Norway’s $900 billion sovereign wealth fund, the world’s biggest, excluded Duke Energy Corp. and some units from its investments because of a risk of “severe environmental damage.”
The executive board of Norges Bank, which oversees the fund, decided to exclude the largest U.S. utility owner by market value and its wholly-owned subsidiaries Duke Energy Carolinas LLC, Duke Energy Progress LLC, and Progress Energy Inc. after an April 5 recommendation from its Ethics Council, Norges Bank Investment Management said in a statement on Wednesday.
“For many years, these companies have among other things repeatedly discharged environmentally harmful substances from a large number of ash basins at coal-fired power plants in North Carolina,” the Ethics Council said in a separate statement. While court rulings have ordered the removal or sealing of the basins, the planned measures won’t be fully implemented for another 10 to 15 years, it said.
The fund owned a $304 million stake in Duke at the end of 2015, or 0.62 percent, according to NBIM’s website. The fund also held bonds in Duke and the three subsidiaries valued at $245 million at the end of last year. It always exits investments before announcing exclusions, Norges Bank spokesman Runar Malkenes said, declining to provide details on sale dates or prices.
“Norges Bank has been signaling this action for some time, so while we are disappointed, we are not surprised by their decision,” Duke said in an e-mailed statement. “It is unfortunate that Norges Bank did not consider Duke Energy’s proactive actions to enhance our environmental stewardship and close ash basins across our jurisdictions.”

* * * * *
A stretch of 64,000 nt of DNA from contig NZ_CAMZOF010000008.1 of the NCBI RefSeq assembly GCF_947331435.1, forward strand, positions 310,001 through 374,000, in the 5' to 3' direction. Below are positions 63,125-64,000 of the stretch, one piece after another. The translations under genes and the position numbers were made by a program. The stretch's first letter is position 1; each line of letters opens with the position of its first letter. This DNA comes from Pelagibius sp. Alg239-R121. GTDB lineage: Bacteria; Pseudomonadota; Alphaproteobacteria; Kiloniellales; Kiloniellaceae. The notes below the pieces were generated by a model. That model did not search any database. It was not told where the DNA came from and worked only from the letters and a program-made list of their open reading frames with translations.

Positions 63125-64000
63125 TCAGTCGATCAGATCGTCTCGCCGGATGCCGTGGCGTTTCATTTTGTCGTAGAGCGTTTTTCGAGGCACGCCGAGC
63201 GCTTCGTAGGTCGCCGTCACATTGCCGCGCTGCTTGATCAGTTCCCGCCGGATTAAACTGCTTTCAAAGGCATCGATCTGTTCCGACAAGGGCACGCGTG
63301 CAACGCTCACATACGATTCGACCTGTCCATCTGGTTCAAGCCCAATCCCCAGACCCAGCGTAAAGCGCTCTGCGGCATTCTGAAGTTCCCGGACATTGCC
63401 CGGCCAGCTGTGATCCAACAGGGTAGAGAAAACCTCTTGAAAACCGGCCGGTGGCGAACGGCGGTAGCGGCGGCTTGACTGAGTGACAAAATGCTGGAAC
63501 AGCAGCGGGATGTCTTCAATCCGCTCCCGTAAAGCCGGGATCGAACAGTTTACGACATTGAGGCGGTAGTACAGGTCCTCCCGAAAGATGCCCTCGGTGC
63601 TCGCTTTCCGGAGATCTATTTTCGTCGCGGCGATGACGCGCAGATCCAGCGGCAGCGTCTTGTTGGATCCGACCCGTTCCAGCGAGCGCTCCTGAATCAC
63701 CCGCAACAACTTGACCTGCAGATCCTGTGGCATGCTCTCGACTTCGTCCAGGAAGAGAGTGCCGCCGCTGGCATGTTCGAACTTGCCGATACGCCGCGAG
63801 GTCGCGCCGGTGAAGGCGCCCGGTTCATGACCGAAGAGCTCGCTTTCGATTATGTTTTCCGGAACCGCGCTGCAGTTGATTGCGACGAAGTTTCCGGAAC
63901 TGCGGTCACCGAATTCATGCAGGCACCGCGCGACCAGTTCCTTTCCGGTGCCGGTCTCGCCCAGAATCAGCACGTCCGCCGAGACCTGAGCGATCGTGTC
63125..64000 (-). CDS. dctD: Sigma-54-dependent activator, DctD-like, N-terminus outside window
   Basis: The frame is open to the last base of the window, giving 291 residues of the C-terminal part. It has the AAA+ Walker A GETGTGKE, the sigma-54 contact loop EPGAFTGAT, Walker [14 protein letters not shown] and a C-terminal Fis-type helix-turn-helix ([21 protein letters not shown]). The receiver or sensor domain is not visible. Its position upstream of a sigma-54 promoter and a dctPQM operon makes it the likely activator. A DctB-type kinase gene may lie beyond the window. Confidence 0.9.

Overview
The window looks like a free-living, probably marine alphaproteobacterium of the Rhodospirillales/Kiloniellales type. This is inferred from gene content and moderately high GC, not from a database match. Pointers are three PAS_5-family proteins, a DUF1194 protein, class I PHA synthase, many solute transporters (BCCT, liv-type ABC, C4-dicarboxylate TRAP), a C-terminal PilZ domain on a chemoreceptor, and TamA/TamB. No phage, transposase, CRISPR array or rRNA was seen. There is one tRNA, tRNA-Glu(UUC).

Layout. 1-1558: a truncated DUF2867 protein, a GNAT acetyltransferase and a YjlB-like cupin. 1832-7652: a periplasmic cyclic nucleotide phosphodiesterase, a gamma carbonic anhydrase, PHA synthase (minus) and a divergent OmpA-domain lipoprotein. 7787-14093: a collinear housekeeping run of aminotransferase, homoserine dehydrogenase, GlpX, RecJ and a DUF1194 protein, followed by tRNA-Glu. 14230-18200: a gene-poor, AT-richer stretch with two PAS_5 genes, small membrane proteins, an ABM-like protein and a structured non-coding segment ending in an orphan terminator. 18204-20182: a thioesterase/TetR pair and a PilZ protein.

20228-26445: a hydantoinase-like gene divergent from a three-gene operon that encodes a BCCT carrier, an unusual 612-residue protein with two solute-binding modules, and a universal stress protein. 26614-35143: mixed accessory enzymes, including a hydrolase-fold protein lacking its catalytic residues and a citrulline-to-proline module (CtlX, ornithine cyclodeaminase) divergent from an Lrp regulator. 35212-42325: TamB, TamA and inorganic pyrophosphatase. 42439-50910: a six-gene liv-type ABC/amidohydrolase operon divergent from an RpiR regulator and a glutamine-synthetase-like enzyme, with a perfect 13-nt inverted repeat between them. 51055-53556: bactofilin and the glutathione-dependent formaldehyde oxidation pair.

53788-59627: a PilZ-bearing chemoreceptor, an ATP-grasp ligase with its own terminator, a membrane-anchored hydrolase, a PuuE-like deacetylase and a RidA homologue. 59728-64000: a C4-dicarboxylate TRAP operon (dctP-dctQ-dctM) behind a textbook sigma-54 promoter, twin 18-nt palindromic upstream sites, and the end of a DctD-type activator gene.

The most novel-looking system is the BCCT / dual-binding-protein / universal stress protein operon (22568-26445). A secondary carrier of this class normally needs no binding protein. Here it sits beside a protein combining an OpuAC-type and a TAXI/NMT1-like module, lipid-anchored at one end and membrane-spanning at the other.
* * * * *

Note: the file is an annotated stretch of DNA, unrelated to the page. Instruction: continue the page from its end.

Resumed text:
Norway’s fund excludes companies based on ethical rules including human rights, some weapons production, environmental risk and tobacco production. It has dropped more than 60 companies after recommendations from the council, most recently oil explorers Cairn Energy Plc and Kosmos Energy Ltd. amid concerns over their activities in Western Sahara.
The fund also started excluding some coal producers and coal-consuming utilities this year, dumping more than 50 companies earlier this year and announcing more exclusions to come based on those criteria.
The North Carolina Department of Environmental Quality said in a proposal in May that Duke must dig up and close coal-ash pits at eight sites by 2019 and at 25 locations by 2024. In July, North Carolina Governor Pat McCrory (R) signed a law that gives the power company more time to submit closure plans for coal ash impoundments and allows certain “low risk” ponds to be capped in place.